Symbolism in the world of Mad Men tends to be far from overt. In fact, Weiner’s world of allegorical doorways and meaning hidden in everything from individual characters to the books they are reading, films or shows they are watching, and vices they choose, can be dizzying and downright mystifying. From Freudian allusions to crafty personifications, the objects and personas that inhabit the show almost all have significance. But never before has it been so apparent, so markedly obvious, as it was with “The Monolith.” ((An obvious reference to 2001: A Space Odyssey, the name given by humans to the mysterious black slabs found scattered throughout the Solar System.)) Man vs. Machine, Computers vs. Creativity, Us vs. Them – all facing off with impassioned fervor as Mad Men comes face to face with the eventual, technological progress.

The fourth episode of this final season, accordingly entitled “The Monolith,” is a reference to the new computer that surfaced this week, displacing the creatives’ lounge and agitating SC&P’s occupants. The computer, which “does a lot of things like make Harry Crane seem important,”(John Slattery’s delivery is still, after all these years, sharp as a tack!) is greeted with equal parts enthusiasm and suspicion, the way all innovative advancements have been dating back to the dawn of fire, the invention of the wheel and the birth of air travel. And this is the point, plain and simple. It isn’t often that Mad Men blatantly bashes you over the head with metaphorical objects, but the Monolith computer, which has been referred to as a “doorway to the future,” does just that, and it also reminds Don Draper, every time he emerges from the elevator, what is waiting for him – the future, whether he is ready for it or not.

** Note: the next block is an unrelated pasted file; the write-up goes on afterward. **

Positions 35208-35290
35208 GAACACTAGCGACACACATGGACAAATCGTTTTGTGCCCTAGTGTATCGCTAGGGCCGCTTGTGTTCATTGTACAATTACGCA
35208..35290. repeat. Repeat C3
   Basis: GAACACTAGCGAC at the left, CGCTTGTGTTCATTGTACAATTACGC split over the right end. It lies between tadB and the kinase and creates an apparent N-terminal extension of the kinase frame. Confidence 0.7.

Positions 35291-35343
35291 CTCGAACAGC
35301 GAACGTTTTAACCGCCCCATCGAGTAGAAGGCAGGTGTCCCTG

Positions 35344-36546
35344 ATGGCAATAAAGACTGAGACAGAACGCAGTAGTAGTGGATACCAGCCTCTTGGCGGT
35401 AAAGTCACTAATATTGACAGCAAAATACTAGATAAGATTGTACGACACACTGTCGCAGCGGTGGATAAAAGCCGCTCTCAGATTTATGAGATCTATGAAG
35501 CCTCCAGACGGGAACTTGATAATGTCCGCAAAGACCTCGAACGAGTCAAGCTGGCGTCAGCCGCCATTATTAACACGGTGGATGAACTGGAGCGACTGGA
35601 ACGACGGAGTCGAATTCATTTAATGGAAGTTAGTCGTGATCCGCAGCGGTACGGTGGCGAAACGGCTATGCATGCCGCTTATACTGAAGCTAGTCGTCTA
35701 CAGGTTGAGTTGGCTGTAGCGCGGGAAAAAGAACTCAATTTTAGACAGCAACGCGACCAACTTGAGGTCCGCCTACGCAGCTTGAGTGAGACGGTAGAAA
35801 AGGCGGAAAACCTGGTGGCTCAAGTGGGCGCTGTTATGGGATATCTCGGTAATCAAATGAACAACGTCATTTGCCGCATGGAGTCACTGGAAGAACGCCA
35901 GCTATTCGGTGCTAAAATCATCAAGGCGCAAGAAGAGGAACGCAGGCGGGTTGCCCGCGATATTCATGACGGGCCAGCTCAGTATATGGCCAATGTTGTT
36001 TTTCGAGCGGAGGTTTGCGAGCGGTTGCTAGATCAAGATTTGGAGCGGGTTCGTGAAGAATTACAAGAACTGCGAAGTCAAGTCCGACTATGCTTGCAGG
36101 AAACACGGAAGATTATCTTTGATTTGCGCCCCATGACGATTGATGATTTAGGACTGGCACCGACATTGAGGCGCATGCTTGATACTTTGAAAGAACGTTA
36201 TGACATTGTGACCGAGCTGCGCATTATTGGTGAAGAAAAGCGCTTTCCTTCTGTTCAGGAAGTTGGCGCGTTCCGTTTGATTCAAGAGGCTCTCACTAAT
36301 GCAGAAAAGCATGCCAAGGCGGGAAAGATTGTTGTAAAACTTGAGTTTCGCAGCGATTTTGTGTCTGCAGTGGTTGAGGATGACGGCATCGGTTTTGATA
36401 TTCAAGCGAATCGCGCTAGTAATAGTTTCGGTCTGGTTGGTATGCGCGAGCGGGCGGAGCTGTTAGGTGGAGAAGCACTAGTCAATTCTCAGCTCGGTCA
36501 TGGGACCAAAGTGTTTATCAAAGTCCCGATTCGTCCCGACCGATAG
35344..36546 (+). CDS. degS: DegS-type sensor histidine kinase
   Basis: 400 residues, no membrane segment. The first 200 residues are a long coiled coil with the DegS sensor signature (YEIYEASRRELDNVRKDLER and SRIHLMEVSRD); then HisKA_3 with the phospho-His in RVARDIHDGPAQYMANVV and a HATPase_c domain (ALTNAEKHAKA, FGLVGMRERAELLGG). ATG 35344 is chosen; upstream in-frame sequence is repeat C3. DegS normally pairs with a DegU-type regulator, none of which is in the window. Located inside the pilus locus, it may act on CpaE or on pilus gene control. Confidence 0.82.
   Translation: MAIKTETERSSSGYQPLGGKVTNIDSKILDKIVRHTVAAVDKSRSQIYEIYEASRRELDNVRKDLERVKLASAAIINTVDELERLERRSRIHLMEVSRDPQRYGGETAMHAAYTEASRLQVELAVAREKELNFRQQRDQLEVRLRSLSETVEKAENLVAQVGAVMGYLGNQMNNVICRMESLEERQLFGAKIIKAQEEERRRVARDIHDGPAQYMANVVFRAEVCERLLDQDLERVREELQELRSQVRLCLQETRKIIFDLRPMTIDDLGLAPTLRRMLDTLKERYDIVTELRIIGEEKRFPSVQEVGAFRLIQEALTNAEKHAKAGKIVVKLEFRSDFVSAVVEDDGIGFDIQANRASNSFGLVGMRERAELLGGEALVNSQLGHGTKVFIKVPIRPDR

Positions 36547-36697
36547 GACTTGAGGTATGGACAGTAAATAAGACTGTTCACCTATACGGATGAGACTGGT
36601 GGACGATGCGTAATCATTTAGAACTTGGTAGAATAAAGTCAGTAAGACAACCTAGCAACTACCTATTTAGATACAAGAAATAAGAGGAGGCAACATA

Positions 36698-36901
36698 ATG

According to Lloyd Hawley ((Played by Robert Baker from the television show Valentine and later Grey’s Anatomy. I have heard him described as the unpretentious Seth McFarlane – a comparison I appreciate!)), the the Monolith computer acts as “metaphor for whatever’s on people’s minds.” And in Roger’s case, at the bemoaning of his ex-wife ((“These people are lost, they’re on drugs and they have venereal diseases” is easily the line of the night!)), what is on his mind is family, specifically his daughter. Roger’s personal life is in shambles, and his current dabblings in free-love and experimental drug use are proving to be unfulfilling. Sure he has experienced an awakening of sorts, but he never bothered to take action and physically turn his life around with any deeper sense of wisdom from it. Life is to be lived, it’s not a side effect from a drug. If during one of his spiritual awakenings he came upon any true revelations, he never bothered to actually apply the answer to anything. Roger’s wanderings into the burgeoning hippie movement should make him the perfect man to handle his daughter’s decision to flee the responsibilities of life. Yet, ultimately Roger is who he is, a man too childish to handle Marigold’s blatant daddy issues. And in the end Roger’s storyline was disappointing, and not because of the quality of the material, but because the developments were disappointing for Roger himself. He’s just someone who isn’t worthy of a happy ending, as of yet anyhow.